PRO TIP: I like to place a tea towel over my mixer to reduce splashes outside of the bowl.
Mix on high until you have one large ball of “butter” and liquid on the bottom of the bowl. They will separate over time. Once the butter has separated place the butter in a strainer and dump the water like mixture (aka buttermilk) from the bowl. Do not push the butter through the strainer. Gently move the butter ball around so that additional buttermilk releases from the butter ball.
Place the butterball back in the mixer and begin mixing again. You may notice over a minute or two time span that you have more buttermilk. Repeat the step from above if needed. Your butter should start “whipping” and becoming a softer consistency.
Add Seasoning to Homemade Butter
If you want to flavor your butter at this point you can add in roasted garlic (from above directions). Mix until well incorporated and then place your butter in a crock. Serve immediately and/or refrigerate covered for up to 5 days.
Here I’ve compiled a few questions I’ve gotten when sharing this recipe for homemade garlic butter. Take a look.
It is gluten-free, but not dairy-free, since it is butter, after all. I have not tested this recipe with dairy-free butter, but I’m sure you can give it a try!
Yes, of course! For you, experimentation may be the key to unlocking the greatest compound butter ever. I just like the basics and this recipe, with garlic and parsley only, does the trick for me. (Plus it’s quick, it uses ingredients you probably have on hand, and it suits the tastes of everyone in my family.)
Try these out: Basil, Oregano, Sage, Thyme, Rosemary, Chives. As I said above, using fresh herbs over dried herbs will bring out a lot of flavor in this garlic herb butter recipe.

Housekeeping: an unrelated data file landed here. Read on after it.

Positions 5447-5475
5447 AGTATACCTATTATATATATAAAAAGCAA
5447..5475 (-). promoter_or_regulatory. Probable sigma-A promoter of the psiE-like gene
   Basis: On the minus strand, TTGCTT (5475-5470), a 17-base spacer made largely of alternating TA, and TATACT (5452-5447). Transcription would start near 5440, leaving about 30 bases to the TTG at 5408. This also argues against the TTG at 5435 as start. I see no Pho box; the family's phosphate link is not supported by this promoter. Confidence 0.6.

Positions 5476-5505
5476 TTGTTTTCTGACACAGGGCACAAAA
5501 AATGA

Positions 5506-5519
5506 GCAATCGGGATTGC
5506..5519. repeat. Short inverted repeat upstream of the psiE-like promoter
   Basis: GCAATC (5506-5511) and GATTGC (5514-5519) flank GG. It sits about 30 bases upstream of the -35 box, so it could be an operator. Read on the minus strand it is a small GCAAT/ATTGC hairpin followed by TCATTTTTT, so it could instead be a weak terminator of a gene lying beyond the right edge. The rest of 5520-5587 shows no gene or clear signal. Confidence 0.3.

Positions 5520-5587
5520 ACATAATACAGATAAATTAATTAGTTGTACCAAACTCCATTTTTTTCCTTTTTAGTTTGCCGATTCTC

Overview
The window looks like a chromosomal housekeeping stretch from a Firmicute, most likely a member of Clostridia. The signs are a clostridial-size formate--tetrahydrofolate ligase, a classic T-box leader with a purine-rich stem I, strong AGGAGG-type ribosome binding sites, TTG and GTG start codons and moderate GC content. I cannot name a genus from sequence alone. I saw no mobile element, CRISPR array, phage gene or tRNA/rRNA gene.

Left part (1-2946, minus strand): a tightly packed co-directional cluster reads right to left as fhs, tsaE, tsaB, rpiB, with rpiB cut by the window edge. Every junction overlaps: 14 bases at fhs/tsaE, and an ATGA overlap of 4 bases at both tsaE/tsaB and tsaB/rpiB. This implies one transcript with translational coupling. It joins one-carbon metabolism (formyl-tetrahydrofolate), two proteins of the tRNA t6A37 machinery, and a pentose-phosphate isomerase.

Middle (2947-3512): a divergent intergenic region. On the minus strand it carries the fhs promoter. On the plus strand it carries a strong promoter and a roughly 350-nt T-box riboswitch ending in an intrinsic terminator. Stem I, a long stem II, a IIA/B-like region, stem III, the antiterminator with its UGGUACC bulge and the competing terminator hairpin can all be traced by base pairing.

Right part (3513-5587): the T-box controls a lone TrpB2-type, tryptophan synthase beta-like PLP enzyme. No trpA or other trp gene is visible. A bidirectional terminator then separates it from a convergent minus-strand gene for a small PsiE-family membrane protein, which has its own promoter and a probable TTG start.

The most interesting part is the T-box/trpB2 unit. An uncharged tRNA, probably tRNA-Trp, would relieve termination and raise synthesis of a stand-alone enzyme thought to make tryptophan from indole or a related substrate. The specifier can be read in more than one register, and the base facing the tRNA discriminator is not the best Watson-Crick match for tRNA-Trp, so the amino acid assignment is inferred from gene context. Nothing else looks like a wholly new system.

I have never measured exactly, but like regular butter, it should be fine for a few weeks.
Of course, it’s the best compound butter for steak you’ll ever try, but you can also slather it on… Pasta, Roasted or baked potatoes, Garlic bread or toasted bread sides, Corn on the cob, Roasted chicken, Shrimp (especially grilled shrimp), Seafood, like swordfish steaks!
It’s amazingly versatile.
If you like butter, you’ll love my other recipes!
Butter is a key ingredient in my household. Take a look at some recipes that use them:
I love making my own seasonings and dressings, so I’ve posted a lot about those, too:
- Greek Salad Dressing
- Strawberry Balsamic Dressing
- Homemade Cajun Seasoning
- Fajita Seasoning
- Russian Sauce
If you make this recipe, I would be honored and love for you to take the time to leave a star rating and comment! I spend hours developing and testing these recipes, and always love to hear feedback and user experience!
Garlic Herb Butter
- Mixing Bowl
- 1 stick Salted Butter softned
- 1 tablespoon minced garlic in water
- 2 tablespoon fresh parsley
- In a bowl, mix together the salted butter, minced garlic, and parsley until well-blended.
- Lay a piece of plastic wrap flat on the counter. Scoop butter into the middle of the plastic wrap.
- Fold the plastic wrap over and begin to form into a log. Wrap the butter like a package (folding the longer sides over each other, then wrapping the ends).
- Refrigerate for at least 30 minutes or until the butter hardens.
- Homemade Butter Recipe –
- Using a KitchenAid Stand Mixer and a whisk attachment place 1 cup of heavy whipping cream and ¼ teaspoon salt in your mixer. Start on medium speed. As it begins to thicken– gradually increase the speed.
- Mix on high until you have one large ball of “butter” and liquid on the bottom of the bowl. They will separate over time. Once the butter has separated place the butter in a strainer and dump the water like mixture (aka buttermilk) from the bowl. Do not push the butter through the strainer. Gently move the butter ball around so that additional buttermilk releases from the butter ball.
- Place the butterball back in the mixer and begin mixing again. You may notice over a minute or two time span that you have more buttermilk. Repeat the step from above if needed. Your butter should start “whipping” and becoming a softer consistency.
- Mix in your favorite toppings like fresh parsley and garlic or a variety of fresh chopped herbs.
- Shape in a log like above or place in a container and store in the refrigerator.
Disclosure: There are affiliate links present in this post. That means if you click on a link and purchase something. I will receive a small percentage of the sale at no additional cost to you. Thank you for your continuous support of Katie’s Cucina!